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Live Review: Ladyhawke – 15th July 2016 – Oxford Art Factory, Sydney

2 min read

Most artists who have been around for a while necessarily have a few conflicting styles in their discography. In spite of having only actually released three albums, it feels like Ladyhawke has been around for a long time. The long gap between 2012’s Anxiety, and this year’s Wild Things, along with a fairly dramatic stylistic change, led the album to feel like something of a comeback. Her live show capitalised on that, filling the setlist with numerous tracks from her new album, along with some welcome album cuts from her earlier work. However, whilst the show was fun and energetic overall, some of the new material didn’t quite work in a live setting.

The biggest problem the show faced, was a fairly slow start. The opening track was expectedly taken from Wild Things, and was River, one of that underrated album’s stronger songs. However, the band was mixed in such a way that anything outside of the drums and vocals was barely audible, and whilst Pip Brown’s excellent singing is the core of the track, on record it was the glittering pop production that really made it stand out, which was nowhere to be found live. The same problem continued in Golden Girl, which does feature a fun “ooh-eh-ooh” vocal melody, but robbed of much of its instrumentation, it fell somewhat flat.

Luckily, once Brown and her band began to explore her older material, the show’s energy level improved considerably. Manipulating Woman, from her debut album, had a great, glam-esque sound, and the mixing issues had seemingly been resolved. From that point onwards (about one-third of the way into the fairly efficient show) each track that was played was a certified hit, getting the crowd dancing and singing along. Magic and Blue Eyes were both rocky and energetic, cementing her older work’s status as an indie-pop gem. She played the three best tracks from Wild Things in a row (Sweet Fascination, Let It Roll, and pop-masterpiece A Love Song), all of which sounded much better than the opening few songs.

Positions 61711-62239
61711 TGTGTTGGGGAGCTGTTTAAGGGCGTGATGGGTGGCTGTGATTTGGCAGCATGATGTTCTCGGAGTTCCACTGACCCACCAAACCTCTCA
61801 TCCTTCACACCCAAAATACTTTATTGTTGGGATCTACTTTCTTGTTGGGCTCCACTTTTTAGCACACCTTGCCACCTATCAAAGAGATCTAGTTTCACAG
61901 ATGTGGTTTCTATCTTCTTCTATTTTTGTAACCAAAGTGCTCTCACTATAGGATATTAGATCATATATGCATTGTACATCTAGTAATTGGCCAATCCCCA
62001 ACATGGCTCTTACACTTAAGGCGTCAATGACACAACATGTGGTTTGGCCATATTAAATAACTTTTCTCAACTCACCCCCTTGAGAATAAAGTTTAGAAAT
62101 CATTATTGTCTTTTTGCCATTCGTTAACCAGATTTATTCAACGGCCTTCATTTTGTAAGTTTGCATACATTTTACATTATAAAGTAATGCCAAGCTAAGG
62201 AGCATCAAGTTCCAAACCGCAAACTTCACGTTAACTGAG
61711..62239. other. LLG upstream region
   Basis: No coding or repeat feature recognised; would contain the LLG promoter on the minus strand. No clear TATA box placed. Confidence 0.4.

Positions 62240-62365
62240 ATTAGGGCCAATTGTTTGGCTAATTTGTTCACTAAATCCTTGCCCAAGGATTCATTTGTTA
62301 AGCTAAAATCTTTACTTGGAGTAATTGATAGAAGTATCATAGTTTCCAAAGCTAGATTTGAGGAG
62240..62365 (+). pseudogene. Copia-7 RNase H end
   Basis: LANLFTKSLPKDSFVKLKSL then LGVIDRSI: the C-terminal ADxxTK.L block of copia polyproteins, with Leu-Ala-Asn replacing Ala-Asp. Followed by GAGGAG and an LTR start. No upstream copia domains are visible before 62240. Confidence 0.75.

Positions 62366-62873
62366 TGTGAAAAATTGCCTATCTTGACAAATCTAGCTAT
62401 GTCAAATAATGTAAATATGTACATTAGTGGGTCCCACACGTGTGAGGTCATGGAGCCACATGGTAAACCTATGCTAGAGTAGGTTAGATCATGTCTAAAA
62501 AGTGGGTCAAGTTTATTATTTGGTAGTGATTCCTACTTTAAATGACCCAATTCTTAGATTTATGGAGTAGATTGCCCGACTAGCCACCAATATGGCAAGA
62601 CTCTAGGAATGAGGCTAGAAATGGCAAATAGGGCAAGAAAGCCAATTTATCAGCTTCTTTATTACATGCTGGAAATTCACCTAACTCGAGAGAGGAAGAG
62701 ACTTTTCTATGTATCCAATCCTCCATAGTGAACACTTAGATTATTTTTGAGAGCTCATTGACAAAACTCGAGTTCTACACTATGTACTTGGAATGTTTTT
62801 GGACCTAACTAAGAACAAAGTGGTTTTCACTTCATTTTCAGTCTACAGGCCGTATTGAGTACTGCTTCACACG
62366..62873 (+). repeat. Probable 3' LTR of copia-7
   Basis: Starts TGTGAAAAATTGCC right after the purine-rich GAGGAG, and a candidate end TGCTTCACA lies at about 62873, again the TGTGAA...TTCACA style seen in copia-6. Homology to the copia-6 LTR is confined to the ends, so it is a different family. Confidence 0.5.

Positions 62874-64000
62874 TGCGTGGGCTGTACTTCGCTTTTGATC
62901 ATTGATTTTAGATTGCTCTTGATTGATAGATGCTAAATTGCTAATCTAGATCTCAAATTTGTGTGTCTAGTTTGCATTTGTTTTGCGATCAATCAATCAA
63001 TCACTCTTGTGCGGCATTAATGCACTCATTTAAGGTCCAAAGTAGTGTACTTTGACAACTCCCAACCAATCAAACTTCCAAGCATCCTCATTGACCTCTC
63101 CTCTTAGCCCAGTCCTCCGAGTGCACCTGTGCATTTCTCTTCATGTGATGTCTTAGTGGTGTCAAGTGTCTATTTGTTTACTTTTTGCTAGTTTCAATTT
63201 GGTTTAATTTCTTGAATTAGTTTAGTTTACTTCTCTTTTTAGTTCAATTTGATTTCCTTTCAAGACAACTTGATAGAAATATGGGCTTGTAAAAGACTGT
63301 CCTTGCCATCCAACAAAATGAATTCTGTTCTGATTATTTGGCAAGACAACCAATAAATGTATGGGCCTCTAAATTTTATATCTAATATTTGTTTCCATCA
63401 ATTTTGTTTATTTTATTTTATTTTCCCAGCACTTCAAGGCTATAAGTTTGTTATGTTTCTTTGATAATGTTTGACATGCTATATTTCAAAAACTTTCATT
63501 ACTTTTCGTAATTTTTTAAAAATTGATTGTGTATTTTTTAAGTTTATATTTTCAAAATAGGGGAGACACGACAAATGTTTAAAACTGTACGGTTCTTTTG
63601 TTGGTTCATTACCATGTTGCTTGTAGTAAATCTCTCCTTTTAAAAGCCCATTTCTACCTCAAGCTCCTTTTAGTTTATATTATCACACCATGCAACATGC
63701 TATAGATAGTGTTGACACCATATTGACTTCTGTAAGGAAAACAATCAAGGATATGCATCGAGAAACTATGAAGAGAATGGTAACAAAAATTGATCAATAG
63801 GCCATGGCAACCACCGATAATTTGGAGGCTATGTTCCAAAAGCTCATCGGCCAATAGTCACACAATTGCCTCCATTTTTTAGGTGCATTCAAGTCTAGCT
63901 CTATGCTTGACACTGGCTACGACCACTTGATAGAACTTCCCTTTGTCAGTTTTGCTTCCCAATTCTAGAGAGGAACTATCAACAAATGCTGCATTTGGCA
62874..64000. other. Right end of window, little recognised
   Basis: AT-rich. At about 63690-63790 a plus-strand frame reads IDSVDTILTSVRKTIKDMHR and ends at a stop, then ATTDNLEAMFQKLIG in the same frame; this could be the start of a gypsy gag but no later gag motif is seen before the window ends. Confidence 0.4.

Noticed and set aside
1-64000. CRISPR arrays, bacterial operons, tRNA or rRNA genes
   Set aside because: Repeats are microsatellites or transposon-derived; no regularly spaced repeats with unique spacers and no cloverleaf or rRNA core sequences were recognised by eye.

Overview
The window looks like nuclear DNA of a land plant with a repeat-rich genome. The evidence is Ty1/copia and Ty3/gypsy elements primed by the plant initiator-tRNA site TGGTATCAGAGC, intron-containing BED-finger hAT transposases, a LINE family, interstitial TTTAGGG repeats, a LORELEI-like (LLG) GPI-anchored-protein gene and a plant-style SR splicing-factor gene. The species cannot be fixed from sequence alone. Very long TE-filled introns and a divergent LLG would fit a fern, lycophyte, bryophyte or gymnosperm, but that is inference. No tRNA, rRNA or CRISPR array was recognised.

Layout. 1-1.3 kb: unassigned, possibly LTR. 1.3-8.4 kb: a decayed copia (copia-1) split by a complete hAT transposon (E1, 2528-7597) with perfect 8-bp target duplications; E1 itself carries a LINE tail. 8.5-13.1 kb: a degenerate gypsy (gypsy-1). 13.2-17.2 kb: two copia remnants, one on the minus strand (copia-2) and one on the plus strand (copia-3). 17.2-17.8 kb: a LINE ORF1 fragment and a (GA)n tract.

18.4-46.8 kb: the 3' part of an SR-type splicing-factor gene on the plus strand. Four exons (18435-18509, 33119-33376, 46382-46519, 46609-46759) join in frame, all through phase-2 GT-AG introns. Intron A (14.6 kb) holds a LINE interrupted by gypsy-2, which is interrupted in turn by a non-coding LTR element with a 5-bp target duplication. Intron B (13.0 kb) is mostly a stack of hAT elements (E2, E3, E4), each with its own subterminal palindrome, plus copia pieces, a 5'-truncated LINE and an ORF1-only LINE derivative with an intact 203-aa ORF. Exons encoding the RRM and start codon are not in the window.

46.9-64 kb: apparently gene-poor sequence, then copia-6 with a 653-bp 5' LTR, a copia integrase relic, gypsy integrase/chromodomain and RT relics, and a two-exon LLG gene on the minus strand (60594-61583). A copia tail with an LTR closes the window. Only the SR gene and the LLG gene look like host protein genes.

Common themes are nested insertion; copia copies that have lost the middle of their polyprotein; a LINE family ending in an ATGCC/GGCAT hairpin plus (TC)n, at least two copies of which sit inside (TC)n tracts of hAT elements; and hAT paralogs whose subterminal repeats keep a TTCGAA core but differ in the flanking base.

On stage, Brown’s “country girl-meets- Hannah Montana” persona comes alive, and she exudes punky, but upbeat energy. Her band all seemed extremely enthusiastic, and just happy to be there, and it was infectious, as the crowd chanted the words to just about every track in the second half of the set. Brown obviously favours brevity, playing only one song in her encore, but when that song is My Delirium, not much more is really needed. It’s her biggest hit, and the crowd had been waiting for it all night, but Brown and her band delivered handily. Ladyhawke’s live show was everything pop music is supposed to be: short, catchy, emotional, and most of all, fun.